Craig, N. I. National Oceanic and Atmospheric Administration, NANCY.CRAIG@NOAA.GOV
, . I. ,

Deposit feeders are thought to rely on a very poor food source consisting of mineral grains and refractory organic matter. The problem of being a deposit feeder worsens as feeding depth increases since diagenetic theory predicts the average quality and quantity of organic matter decreases exponentially with depth in sediment. Nevertheless, large subsurface deposit feeders are common in near shore and shelf benthic communities. The solution to the mystery of how large subsurface deposit feeders subsist on reworked organic detritus, may in fact be that they do not. The ability of some subsurface deposit feeders to successfully exploit their environment may depend on their ability to modify that environment, thereby altering the flow and availability of energy and reactive organic matter in the system. The maldanid polychaete Clymenella torquata provides one clear example. Population level bioengineering of sediment structure by C. torquata, coupled with physical and biological irrigation, created a large-scale biogeochemical hot spot conducive to the capture, production and turnover of reactive organic matter in an intertidal sandflat. C. torquata essentially constructed and maintained a municipal structure for mutual population benefit to solve the problem of being a deep head down deposit feeder. The question then becomes: Are there any real subsurface deposit feeders?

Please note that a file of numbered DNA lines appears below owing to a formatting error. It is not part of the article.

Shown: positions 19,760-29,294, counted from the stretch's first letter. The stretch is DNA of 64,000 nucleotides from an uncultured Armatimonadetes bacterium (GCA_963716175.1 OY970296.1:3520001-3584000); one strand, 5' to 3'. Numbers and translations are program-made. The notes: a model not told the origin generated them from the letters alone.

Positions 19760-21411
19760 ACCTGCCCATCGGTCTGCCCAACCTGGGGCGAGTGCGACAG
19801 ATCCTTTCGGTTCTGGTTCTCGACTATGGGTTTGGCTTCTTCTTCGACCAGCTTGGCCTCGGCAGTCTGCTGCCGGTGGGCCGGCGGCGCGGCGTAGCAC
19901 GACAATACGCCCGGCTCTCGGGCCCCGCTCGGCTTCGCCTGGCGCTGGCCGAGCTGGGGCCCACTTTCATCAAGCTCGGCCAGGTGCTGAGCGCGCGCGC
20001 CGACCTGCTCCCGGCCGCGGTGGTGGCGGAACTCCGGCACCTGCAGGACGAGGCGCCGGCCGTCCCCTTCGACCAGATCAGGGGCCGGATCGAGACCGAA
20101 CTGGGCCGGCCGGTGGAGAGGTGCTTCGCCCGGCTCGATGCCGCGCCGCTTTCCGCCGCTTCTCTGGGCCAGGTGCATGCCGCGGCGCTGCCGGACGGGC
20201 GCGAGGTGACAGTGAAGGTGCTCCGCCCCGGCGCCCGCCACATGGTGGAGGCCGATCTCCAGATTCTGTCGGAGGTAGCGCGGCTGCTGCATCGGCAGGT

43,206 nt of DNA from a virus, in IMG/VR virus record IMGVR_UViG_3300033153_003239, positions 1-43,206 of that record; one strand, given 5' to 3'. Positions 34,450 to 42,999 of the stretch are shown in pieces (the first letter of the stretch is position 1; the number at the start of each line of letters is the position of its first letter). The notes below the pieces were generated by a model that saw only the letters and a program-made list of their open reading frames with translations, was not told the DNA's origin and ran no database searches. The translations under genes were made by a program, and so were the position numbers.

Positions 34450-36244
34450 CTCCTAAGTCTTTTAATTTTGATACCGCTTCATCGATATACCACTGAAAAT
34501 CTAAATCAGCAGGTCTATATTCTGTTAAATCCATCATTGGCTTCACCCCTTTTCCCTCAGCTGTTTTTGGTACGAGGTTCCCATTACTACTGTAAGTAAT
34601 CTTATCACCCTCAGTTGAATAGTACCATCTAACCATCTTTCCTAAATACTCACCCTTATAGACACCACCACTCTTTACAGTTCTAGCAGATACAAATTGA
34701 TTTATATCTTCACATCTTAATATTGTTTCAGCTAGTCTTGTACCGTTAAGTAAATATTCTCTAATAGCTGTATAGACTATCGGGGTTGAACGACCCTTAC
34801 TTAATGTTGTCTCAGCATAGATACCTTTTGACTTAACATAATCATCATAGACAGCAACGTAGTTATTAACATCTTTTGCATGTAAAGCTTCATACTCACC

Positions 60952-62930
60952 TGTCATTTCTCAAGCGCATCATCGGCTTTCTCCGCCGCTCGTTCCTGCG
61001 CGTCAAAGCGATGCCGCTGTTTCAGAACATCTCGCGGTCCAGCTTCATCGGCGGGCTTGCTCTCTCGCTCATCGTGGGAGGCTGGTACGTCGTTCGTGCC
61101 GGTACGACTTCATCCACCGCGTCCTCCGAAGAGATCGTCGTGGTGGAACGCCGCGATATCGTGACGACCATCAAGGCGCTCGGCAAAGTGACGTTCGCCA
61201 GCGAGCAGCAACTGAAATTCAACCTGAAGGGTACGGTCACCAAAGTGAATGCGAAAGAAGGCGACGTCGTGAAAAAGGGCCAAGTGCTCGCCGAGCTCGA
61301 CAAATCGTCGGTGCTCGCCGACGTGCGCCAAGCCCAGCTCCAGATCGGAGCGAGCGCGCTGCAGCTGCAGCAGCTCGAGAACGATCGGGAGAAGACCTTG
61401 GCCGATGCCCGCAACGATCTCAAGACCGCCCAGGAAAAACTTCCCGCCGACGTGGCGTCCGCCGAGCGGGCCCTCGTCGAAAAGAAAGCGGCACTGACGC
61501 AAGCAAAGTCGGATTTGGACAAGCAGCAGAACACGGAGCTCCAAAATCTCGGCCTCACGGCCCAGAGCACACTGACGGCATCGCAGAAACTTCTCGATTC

Day: Thursday, Feb. 4
Time: Poster
Location: Sweeney Center
Code: SS30TH0918S